A Smile as Big as the Moon…and a few other things

Tonight ABC debuts its movie A Smile as Big as the Moon.  At least one of the actors in it has Down syndrome, Peter ten Brink.  Maybe some of the others portraying students in a special ed class do also, but I'm not sure.

I haven't seen it, but I'm hopeful, partly for part of the dialogue quoted by a friend of mine:

“I’ve worked with special needs kids for far too long to romanticize their accomplishments. There are no simple solutions for any of them. These are basically good kids who’ve been dealt a bad hand. They live their lives on the margins. Their classroom is a metaphor for their existence. It’s out of the way at the far end of the basement. It’s like a cell block with bad air, bad light, no windows to the outside world. And outside the classroom, not much is asked of them nor is much expected. Can they try your patience? Yes, they can. And do they sometimes break your heart? Yes sir, they certainly do. But there are times – remarkable moments…when more is asked of them and more is expected of them. And they rise to the occasion, gratefully, gladly, just to remind you of the remarkable power of the human spirit.”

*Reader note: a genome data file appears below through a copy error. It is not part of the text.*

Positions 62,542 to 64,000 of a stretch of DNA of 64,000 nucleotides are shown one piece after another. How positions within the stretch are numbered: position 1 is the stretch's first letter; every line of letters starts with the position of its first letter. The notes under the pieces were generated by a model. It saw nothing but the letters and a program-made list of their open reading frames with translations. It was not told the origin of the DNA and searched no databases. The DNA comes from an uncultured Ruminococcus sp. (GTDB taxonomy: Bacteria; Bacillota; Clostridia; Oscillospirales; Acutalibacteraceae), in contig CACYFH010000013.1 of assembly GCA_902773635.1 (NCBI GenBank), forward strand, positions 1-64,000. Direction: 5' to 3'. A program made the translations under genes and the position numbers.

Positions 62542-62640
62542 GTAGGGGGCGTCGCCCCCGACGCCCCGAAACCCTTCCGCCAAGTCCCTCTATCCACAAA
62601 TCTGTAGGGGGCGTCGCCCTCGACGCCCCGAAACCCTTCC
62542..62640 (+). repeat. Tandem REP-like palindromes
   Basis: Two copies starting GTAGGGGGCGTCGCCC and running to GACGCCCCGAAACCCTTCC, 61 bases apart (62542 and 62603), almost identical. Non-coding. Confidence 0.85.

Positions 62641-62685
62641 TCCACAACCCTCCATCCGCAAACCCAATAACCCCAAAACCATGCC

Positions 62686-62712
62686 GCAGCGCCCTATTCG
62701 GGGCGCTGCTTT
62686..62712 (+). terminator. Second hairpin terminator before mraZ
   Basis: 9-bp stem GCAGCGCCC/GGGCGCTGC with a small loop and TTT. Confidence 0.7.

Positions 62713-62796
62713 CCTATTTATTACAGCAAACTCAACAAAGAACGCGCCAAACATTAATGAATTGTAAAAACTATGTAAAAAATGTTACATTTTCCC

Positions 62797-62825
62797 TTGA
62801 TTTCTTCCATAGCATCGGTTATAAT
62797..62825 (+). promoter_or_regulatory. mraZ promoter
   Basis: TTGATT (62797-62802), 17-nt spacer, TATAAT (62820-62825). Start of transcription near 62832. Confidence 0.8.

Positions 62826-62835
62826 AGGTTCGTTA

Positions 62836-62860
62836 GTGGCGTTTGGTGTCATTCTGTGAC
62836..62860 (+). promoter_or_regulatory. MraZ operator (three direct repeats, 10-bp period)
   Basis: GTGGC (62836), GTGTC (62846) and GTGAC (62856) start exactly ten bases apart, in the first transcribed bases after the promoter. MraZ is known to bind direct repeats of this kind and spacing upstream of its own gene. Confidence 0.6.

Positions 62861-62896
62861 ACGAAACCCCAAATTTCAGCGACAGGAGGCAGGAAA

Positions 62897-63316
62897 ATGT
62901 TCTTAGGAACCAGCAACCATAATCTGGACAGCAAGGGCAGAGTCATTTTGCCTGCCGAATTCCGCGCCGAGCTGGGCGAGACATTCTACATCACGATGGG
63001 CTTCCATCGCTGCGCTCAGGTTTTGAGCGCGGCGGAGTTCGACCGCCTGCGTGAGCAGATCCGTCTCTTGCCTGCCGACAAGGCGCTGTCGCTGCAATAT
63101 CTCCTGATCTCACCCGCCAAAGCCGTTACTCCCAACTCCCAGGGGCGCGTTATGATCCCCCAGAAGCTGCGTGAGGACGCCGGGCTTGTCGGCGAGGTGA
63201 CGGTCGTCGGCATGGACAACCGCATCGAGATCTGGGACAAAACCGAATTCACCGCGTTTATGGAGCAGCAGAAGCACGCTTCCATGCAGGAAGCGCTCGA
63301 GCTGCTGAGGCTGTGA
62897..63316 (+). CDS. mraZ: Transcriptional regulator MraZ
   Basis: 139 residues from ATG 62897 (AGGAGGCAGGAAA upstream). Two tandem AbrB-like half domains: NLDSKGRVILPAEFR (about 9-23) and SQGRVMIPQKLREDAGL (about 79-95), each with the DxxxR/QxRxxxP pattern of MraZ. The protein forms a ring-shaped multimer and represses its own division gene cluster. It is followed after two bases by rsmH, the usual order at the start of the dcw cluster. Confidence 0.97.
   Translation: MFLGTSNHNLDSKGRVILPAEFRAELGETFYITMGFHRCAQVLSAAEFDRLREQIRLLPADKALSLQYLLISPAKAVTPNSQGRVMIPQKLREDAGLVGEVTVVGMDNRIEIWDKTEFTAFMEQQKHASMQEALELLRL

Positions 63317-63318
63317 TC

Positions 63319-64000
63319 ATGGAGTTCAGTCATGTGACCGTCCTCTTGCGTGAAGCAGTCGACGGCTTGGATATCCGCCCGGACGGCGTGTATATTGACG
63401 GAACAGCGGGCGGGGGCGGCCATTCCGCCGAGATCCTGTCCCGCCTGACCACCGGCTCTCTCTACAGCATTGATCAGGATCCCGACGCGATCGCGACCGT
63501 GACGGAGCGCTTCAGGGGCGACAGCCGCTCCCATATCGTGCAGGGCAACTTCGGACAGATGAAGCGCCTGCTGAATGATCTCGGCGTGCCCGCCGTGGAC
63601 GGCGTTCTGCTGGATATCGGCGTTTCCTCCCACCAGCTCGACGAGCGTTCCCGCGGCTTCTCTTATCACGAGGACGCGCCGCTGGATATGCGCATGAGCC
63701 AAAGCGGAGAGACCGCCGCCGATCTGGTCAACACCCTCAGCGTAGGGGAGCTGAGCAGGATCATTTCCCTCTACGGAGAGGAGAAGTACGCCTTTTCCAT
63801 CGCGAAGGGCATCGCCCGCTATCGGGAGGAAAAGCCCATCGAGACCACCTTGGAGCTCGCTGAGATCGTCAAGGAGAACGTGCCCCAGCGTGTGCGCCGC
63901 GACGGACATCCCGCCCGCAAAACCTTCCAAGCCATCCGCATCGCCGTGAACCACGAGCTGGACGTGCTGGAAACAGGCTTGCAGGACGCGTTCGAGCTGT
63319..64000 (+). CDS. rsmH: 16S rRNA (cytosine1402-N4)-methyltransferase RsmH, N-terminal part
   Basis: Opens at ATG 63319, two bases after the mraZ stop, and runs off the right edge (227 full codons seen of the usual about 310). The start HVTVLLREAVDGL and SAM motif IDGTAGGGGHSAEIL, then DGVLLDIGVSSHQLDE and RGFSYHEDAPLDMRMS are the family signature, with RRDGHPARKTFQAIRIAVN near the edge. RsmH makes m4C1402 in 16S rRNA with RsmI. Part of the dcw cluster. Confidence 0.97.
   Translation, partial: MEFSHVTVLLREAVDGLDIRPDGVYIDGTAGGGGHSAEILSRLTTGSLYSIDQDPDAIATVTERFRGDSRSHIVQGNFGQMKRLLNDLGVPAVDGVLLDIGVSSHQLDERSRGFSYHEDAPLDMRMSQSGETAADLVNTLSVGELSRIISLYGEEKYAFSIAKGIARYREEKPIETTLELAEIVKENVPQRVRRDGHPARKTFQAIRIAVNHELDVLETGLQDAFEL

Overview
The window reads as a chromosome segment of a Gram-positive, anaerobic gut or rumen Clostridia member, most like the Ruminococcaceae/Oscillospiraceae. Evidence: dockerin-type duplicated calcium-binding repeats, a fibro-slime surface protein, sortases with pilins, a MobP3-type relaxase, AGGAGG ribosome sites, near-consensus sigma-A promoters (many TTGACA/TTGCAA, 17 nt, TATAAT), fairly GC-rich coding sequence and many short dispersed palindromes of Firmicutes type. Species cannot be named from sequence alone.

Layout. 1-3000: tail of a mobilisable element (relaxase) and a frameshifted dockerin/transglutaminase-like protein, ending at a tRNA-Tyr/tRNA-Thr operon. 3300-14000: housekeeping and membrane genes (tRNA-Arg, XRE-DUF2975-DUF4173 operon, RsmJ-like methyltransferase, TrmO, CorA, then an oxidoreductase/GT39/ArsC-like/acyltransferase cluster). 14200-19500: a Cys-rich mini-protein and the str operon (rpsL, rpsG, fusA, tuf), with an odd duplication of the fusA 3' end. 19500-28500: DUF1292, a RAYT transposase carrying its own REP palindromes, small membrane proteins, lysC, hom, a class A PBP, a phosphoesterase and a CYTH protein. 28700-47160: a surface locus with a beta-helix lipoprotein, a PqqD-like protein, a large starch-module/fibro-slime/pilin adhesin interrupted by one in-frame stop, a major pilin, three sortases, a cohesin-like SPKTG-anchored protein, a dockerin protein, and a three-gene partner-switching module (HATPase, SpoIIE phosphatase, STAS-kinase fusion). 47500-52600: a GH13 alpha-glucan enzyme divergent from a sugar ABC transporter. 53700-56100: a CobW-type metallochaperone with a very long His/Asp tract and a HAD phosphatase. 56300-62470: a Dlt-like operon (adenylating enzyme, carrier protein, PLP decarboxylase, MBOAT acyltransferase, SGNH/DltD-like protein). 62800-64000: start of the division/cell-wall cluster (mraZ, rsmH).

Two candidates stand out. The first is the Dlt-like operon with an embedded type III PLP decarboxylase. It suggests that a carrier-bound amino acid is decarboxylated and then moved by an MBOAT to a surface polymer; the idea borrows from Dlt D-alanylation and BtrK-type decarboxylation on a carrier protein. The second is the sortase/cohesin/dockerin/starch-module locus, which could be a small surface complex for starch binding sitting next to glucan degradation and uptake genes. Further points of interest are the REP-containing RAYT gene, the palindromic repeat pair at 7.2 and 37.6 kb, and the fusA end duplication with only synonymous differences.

The Regent School's fifth-graders came out to volunteer (for the third time this year) on Friday.  As I gave them my talk about the Ranch I told them, “Regent School started the same time Down Home Ranch started, and for the same reasons. 

Your parents and Jerry and I and our Ranchers' parents. we all want the same thing for our kids–not a good place, not even an excellent place, but an AMAZING place that makes sure you get a chance to live the best, most important, and most fulfilling life you can live.”

I'm heartened by the dialog quoted above that this won't be another sappy feel-good movie that romanticizes Down syndrome and others with disabilities.  Our kids are members of the human race, with all the attendant joys, anxieties, fulfillments, and periods of desperation.  Like us, they are sometimes pleasant, and sometimes less so.  One minute we are ready to fall down in adoration of them and in the next to throw up our hands in utter exasperation.

Most of us parents, though, wind up sharing the sentiments of the Garth Brooks' song The Dance…

“Our lives are better left to chance; I could have missed the pain,
                but I'd have had to miss the dance.”